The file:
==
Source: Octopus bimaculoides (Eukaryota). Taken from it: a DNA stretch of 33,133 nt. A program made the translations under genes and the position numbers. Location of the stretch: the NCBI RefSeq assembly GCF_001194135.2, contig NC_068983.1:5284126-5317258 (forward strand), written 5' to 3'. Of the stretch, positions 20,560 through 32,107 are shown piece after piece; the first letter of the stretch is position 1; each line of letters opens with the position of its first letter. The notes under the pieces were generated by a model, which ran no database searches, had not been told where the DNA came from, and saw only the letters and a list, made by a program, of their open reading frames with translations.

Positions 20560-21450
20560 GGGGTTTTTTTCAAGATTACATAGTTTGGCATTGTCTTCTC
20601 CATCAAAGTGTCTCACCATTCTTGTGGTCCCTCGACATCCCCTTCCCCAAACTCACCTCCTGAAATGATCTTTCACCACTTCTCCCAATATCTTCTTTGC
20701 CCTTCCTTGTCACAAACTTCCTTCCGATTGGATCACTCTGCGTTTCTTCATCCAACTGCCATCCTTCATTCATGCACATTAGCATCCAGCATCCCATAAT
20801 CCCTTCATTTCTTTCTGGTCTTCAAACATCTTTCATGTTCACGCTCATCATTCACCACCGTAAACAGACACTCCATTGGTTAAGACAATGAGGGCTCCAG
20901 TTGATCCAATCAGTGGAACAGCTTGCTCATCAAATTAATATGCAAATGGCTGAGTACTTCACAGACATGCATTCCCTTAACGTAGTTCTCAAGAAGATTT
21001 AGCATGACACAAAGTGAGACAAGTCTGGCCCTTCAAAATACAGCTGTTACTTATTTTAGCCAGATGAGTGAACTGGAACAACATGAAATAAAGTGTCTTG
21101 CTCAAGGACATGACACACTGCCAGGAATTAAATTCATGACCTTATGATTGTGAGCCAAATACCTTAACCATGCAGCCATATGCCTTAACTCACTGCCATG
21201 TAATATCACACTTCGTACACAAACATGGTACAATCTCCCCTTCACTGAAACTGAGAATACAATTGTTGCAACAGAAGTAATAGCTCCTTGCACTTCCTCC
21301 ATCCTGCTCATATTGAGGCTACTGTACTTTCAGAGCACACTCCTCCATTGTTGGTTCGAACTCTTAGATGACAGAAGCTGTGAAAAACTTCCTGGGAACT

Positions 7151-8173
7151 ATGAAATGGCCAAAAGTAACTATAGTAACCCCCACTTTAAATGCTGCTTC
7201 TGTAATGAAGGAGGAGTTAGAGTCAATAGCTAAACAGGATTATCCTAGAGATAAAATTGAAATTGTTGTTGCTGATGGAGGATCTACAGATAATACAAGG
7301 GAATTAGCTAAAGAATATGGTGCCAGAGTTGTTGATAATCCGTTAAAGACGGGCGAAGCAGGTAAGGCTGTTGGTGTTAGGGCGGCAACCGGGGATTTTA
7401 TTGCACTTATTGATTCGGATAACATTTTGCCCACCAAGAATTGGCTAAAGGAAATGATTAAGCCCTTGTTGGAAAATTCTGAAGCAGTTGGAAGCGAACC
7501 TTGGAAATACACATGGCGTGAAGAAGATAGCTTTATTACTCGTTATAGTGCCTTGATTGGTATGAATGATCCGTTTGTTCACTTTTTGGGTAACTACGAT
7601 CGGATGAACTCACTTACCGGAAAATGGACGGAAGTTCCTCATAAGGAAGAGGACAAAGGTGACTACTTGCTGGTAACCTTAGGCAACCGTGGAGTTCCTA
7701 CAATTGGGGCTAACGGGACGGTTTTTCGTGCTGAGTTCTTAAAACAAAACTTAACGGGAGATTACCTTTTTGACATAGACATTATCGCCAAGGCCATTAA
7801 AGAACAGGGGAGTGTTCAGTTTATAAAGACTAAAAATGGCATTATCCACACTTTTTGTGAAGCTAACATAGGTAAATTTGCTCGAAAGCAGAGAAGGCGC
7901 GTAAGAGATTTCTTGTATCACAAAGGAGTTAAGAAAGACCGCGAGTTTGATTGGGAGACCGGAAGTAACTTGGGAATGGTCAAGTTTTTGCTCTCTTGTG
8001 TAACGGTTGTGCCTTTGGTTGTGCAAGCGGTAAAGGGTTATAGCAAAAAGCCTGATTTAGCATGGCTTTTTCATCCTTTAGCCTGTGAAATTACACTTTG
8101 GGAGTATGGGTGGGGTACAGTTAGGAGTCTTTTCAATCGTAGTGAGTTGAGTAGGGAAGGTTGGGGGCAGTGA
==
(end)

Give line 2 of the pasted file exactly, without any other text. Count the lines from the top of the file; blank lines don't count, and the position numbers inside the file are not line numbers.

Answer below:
Positions 20560-21450